Background: Acute influenza-associated encephalopathy/encephalitis (IAE) in adults is a rare but well-known complication of influenza virus infection. The diagnosis is difficult to make due to the absence of distinctive clinical symptoms and validated diagnostic criteria. We present an illustrative case and a case review on acute IAE in adults. Methods: We performed a Medline search of the English literature using the terms influenz*, encephal* and adult, and constructed a database of detailed descriptions of patients with influenza virus infection with influenza-like symptoms at the onset of neurological symptoms. Results: A total of 44 patients were included. Confusion and seizures were the most prevalent neurological symptoms, present in 12 (27%) and 10 (23%) patients, respectively. Magnetic resonance imaging (MRI) was performed in 21 patients and anomalies were found in 13 (62%), with lesions located throughout the brain. Influenza virus RNA was detected in cerebrospinal fluid (CSF) in 5 (16%) of 32 patients. Eight (18%) of the forty-four patients died. The benefits of antiviral and immunomodulatory therapy have not been well studied. Discussion: Our results show that many different neurological symptoms can be present in patients with acute onset IAE. Therefore, the diagnosis should be considered in patients with fever and neurological symptoms, especially during the influenza season. Laboratory diagnosis consists of demonstration of influenza virus RNA in brain tissue, CSF or respiratory samples, and demonstration of intrathecal antibody production against influenza virus. The presence of brain lesions in MRI and influenza virus in CSF appear to be of prognostic value.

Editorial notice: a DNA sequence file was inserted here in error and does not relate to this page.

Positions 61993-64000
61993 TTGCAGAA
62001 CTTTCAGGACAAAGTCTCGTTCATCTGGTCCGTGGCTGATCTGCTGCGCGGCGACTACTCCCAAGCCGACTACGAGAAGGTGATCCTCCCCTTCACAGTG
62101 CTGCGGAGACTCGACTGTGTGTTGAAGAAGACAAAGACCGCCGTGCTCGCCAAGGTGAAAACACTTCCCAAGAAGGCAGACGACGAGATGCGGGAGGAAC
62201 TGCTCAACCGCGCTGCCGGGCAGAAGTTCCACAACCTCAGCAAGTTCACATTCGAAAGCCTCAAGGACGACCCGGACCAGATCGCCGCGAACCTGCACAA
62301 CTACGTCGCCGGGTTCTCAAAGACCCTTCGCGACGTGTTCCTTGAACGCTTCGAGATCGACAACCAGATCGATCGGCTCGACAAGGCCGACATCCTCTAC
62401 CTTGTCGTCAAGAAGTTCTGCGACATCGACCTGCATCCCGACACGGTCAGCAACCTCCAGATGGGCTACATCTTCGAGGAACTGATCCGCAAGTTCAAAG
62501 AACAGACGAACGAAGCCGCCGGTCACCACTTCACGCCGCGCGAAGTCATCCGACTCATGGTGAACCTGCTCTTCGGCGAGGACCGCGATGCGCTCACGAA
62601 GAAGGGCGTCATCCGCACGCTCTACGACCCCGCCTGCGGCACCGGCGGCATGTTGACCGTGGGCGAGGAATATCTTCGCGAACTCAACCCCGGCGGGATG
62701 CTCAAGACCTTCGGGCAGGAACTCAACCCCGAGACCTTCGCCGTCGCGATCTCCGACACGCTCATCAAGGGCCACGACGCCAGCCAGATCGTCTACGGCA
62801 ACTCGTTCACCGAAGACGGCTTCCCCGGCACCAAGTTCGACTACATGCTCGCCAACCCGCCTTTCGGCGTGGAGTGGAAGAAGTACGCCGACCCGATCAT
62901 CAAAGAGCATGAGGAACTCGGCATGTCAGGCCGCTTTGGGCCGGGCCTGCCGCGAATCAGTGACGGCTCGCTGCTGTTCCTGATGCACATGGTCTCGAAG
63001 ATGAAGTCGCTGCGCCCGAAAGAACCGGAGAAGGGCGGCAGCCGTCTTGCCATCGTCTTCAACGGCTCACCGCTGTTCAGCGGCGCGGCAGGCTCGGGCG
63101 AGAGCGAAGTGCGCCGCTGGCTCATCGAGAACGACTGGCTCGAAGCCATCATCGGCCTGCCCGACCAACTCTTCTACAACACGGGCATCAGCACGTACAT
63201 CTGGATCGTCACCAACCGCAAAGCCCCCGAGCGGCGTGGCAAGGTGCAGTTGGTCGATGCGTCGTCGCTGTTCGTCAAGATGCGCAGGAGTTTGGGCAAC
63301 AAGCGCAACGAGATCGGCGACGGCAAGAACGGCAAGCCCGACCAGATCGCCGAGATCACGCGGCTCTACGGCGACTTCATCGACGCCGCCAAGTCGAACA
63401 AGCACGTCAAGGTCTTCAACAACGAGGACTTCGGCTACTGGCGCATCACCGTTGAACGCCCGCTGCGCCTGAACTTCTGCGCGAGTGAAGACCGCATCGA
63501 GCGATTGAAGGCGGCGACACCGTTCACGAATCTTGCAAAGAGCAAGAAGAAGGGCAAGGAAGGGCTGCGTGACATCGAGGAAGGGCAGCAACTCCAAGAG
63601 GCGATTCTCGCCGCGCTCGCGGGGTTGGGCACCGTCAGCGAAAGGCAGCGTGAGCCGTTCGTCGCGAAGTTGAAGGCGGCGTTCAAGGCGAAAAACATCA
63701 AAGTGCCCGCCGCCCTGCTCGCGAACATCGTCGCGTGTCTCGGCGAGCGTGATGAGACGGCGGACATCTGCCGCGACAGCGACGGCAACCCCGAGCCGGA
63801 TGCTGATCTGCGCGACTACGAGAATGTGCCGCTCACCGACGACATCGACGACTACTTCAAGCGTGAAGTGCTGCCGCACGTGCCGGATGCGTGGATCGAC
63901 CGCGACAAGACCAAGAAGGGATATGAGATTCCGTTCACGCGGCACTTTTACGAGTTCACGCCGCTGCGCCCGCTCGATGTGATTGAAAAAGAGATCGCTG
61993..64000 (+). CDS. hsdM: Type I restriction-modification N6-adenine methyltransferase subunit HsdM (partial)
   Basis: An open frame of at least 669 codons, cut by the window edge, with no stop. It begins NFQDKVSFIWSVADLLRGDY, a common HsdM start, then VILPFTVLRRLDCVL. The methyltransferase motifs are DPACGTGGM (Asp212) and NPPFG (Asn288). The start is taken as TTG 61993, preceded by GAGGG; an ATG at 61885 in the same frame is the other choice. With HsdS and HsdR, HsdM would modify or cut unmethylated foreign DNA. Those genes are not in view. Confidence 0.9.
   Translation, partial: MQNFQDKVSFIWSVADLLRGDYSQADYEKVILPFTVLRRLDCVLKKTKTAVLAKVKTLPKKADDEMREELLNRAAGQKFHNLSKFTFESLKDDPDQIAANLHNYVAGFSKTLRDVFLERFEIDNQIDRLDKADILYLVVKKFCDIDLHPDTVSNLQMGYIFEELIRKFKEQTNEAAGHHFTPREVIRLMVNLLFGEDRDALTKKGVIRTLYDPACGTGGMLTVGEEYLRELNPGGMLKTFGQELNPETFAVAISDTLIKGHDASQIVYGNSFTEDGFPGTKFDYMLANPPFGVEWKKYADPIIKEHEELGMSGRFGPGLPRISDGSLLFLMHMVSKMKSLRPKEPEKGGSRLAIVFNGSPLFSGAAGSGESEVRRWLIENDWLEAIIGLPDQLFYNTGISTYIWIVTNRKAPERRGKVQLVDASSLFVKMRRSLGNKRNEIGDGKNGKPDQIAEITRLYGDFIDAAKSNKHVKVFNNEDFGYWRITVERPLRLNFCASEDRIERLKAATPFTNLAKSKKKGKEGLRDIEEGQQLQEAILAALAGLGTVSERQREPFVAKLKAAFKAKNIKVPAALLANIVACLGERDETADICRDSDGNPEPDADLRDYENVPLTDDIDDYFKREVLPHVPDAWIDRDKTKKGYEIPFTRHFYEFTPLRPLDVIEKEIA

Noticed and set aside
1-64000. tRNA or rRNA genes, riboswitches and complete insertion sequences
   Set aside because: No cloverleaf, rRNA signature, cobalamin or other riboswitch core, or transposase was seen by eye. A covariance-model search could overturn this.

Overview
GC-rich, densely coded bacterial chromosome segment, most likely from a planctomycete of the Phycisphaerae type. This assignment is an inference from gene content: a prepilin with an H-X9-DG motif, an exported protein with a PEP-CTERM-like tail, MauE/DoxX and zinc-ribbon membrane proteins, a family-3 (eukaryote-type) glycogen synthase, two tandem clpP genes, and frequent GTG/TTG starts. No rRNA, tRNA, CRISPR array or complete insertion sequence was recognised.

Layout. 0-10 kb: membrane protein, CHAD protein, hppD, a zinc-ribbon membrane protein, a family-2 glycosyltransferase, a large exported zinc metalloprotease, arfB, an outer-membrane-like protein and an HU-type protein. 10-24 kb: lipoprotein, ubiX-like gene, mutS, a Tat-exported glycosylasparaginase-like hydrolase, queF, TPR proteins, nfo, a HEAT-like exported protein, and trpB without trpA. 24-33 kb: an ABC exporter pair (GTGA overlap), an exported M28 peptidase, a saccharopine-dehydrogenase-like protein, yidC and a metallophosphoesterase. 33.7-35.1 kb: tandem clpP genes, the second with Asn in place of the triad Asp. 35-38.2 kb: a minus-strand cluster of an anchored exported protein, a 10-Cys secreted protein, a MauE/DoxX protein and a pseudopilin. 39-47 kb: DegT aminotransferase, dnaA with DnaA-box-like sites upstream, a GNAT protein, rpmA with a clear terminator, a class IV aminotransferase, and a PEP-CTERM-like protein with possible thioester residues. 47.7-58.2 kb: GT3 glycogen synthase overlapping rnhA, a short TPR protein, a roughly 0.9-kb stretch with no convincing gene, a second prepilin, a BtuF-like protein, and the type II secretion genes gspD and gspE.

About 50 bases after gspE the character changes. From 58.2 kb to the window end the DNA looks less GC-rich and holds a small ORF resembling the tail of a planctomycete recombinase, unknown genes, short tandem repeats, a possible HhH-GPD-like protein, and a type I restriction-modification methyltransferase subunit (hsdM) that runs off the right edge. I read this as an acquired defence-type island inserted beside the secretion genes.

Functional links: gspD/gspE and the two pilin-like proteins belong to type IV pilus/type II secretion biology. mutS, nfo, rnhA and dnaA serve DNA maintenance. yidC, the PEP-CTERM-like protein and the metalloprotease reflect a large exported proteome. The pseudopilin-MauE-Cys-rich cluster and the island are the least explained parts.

|Journal||JMM Case Reports|
|Publication status||Published - Nov 2016|
Bibliographical notePublisher Copyright:
© 2016 The Authors.